Printer Friendly

Success Rates of Pulpotomies in Primary Molars Using Calcium Silicate-Based Materials: A Randomized Control Trial.

1. Introduction

Pulpotomy is the accepted treatment procedure for primary molars with exposed coronal pulps inflamed by bacteria due to caries, traumatic injury, or another iatrogenic cause [1]. The goal of pulpotomy is to remove infected coronal pulp tissue while preserving healthy radicular pulp, thereby promoting the integrity and retention of teeth until physiologic exfoliation [2]. However, pulpotomy is applicable only when the inflammation of the pulp is limited to the coronal tissue and the remaining root pulp is vital. Various pulpotomy medicaments aiming at devitalization, preservation, or regeneration of the remaining pulp tissue have been used to date. The ideal pulpotomy medicament would be bactericidal and biocompatible, promote the healing of the root pulp, and be compatible with the physiological process of root resorption [3]. Because such a medicament or technique with all of those features remains unavailable, however, given the lack of clear evidence supporting the superiority of any particular treatment method [4], research has continued to seek alternative pulpotomy agents that can provide better clinical efficacy without secondary effects.

To date, a range of pulpotomy medicaments have been used. Among them, formocresol (FC), a devitalizing agent with excellent bactericidal and fixative properties, has been the gold standard in pulpotomy for many years [5, 6]. However, despite its high success rate and popularity, its cytotoxicity, mutagenicity, and carcinogenicity have raised concerns in the medical community, especially after the International Agency for Research on Cancer classified formaldehyde as carcinogenic for humans in June 2004 [7].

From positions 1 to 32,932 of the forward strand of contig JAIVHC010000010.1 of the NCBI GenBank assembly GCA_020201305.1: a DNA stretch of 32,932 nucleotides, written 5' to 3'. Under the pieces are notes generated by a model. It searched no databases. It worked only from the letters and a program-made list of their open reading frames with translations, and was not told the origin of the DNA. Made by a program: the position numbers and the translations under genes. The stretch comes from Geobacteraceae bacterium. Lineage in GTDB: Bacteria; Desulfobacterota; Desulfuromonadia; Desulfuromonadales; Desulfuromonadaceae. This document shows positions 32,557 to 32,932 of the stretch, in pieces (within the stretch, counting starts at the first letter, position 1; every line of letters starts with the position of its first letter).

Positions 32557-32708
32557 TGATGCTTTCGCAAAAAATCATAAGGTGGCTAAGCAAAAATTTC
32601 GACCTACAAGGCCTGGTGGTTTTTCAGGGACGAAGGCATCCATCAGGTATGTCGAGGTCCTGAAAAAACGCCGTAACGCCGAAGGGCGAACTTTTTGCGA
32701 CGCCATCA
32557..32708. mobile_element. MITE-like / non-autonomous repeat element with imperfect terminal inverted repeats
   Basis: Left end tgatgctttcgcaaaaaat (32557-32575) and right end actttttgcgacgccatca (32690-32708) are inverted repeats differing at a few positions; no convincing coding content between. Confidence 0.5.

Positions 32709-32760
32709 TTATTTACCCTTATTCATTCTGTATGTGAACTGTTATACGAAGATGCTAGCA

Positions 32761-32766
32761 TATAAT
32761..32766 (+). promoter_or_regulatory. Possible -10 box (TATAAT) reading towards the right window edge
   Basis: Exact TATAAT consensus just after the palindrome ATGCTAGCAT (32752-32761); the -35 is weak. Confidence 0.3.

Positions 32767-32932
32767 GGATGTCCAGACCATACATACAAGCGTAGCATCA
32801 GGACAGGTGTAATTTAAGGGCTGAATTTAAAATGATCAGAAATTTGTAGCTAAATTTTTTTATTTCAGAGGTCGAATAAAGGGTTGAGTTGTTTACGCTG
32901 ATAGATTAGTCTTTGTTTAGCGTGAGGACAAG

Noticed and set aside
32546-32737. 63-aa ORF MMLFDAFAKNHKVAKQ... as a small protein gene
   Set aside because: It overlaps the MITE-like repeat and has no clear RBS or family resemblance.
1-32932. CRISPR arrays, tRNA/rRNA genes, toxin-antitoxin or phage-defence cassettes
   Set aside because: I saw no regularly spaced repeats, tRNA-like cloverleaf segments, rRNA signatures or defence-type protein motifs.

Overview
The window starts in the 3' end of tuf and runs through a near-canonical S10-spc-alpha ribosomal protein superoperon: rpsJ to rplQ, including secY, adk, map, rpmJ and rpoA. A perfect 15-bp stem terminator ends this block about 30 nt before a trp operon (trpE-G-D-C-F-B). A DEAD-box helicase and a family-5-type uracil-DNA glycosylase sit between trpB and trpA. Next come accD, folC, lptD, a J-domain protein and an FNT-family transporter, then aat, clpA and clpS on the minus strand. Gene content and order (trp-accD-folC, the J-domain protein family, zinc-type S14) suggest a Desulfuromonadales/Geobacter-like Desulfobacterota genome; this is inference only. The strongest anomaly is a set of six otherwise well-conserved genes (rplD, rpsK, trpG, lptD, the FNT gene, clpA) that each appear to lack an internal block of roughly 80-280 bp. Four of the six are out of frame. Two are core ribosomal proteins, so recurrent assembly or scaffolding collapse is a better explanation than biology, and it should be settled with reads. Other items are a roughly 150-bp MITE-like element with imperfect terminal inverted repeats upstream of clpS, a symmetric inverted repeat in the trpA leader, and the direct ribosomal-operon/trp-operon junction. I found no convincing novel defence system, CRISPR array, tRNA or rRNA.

Such concerns have prompted researchers to investigate alternative pulpotomy materials with better clinical efficacy and without secondary effects. Accordingly, various materials and techniques such as calcium hydroxide [8], ferric sulfate (FS) [9-11], mineral trioxide aggregate (MTA) [11-15], sodium hypochlorite [16], electrosurgery [17], and laser therapies [18,19] have been used for pulpotomies. FS, a hemostatic agent used in dermatology and dentistry, has become a good replacement for FC in pulpotomies. Hemostasis occurs by agglutination of blood proteins and the agglutinated proteins form plugs that occlude the capillary orifices [3, 20]. FS provides clinical and radiographic outcomes similar to those of FC, as well as a nonaldehyde option for patients concerned about FC's toxic effects [20].